By Valerie Ploumpis, National Policy Director
Six months ago today, President Trump upended the lives of 800,000 Dreamers and their families when he announced his plan to terminate the Deferred Action on Childhood Arrivals program (DACA). He gave Congress six months to act — a deadline that seemed achievable on the one hand, but so far in the future that Congress would not be compelled to act with any urgency.
There have been several attempts to resolve the DACA crisis – some bipartisan, some purely partisan, a few stand-alone bills and others grafted onto ‘must pass’ spending legislation. But after pledging to support whatever solution Congress could come up with, President Trump did an about-face and opposed all serious bipartisan proposals. As a result, no bill secured the 60 votes required in the Senate and there has been little real headway in the House.
Since Trump’s arbitrary decision to terminate DACA, Dreamers have been living from deadline to deadline, operating on unknowns. And six months later, Congress and the White House have failed to enact a permanent solution.
On February 26, the U.S. Supreme Court declined to immediately take up two federal court cases against Trump’s termination of DACA, temporarily reinstating recipients’ rights to apply for a two-year renewal of their status. This temporary reprieve is critical because an estimated 19,000 DACA recipients have lost their ability to work, study, and live without fear of deportation since October 5. But no new applicants can apply for DACA, freezing out the many Dreamers who were not eligible to apply in the first place, could not afford the application fee, were unaware of the deadline, or were afraid to apply because of the Administration’s anti-immigrant actions.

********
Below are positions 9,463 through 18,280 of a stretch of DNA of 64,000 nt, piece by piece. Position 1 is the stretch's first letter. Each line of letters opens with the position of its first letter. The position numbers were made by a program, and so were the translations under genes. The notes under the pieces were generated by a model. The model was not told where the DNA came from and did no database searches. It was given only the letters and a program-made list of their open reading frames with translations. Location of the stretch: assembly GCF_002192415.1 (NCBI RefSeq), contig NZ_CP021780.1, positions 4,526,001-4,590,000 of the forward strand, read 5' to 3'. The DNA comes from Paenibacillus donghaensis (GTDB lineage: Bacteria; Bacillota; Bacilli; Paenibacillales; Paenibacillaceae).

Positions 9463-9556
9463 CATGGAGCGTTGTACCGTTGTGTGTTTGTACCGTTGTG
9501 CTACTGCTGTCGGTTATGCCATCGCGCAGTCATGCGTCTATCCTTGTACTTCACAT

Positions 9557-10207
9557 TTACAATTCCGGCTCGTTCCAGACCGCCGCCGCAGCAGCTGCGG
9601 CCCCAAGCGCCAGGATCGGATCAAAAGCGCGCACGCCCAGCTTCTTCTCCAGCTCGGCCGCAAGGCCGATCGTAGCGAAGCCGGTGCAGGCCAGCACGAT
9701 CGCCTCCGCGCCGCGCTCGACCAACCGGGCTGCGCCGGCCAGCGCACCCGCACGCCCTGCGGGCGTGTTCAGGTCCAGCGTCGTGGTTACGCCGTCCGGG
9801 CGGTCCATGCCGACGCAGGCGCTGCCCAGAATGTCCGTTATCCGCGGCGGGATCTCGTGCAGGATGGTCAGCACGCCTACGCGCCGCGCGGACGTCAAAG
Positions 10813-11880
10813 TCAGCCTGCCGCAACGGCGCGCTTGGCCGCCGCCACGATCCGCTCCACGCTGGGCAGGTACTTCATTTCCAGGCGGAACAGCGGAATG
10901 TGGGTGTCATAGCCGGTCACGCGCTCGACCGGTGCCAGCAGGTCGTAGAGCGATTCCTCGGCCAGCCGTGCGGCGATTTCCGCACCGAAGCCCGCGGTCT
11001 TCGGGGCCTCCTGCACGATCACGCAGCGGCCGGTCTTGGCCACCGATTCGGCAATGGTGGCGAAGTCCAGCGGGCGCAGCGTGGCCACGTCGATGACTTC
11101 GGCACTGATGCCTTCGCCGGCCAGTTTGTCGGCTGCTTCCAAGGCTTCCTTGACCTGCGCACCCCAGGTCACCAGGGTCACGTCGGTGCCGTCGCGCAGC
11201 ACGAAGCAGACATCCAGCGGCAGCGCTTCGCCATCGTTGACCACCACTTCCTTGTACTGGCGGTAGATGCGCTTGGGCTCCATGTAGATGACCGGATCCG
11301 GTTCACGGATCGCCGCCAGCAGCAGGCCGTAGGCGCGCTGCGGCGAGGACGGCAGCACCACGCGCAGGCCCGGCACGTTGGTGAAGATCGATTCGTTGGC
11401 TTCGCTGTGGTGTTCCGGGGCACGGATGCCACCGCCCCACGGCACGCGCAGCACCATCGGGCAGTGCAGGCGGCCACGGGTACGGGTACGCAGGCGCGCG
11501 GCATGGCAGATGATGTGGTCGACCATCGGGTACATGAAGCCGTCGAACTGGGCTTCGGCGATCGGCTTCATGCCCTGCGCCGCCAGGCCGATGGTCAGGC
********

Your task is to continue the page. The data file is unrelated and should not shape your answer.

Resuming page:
A number of bipartisan legislative fixes are pending in Congress, and immigration activists are seeking to add protections for Dreamers to the “omnibus” spending bill.
Call your Representative right now — urge Congress to pass a permanent solution that protects Dreamers from deportation.
Until Congress acts, Equality California remains especially worried about LGBTQ Dreamers. The UCLA-based Williams Institute estimates that 75,000 Dreamers identify as LGBTQ, of whom nearly half hold DACA status. If deported, many young LGBTQ people will find themselves in countries where they have little to no legal rights and are more likely to experience family rejection, discrimination and lack of acceptance, and anti-LGBTQ violence. On top of that, nearly 80 countries around the world criminalize same-sex relationships.
We will continue fighting to protect young Dreamers, including the 75,000 who identify as LGBTQ, and all immigrant communities, while advocating for Congress to include a permanent DACA solution in the omnibus spending bill. Join us: Call your Representative, and tell them it’s time to pass a permanent DACA fix.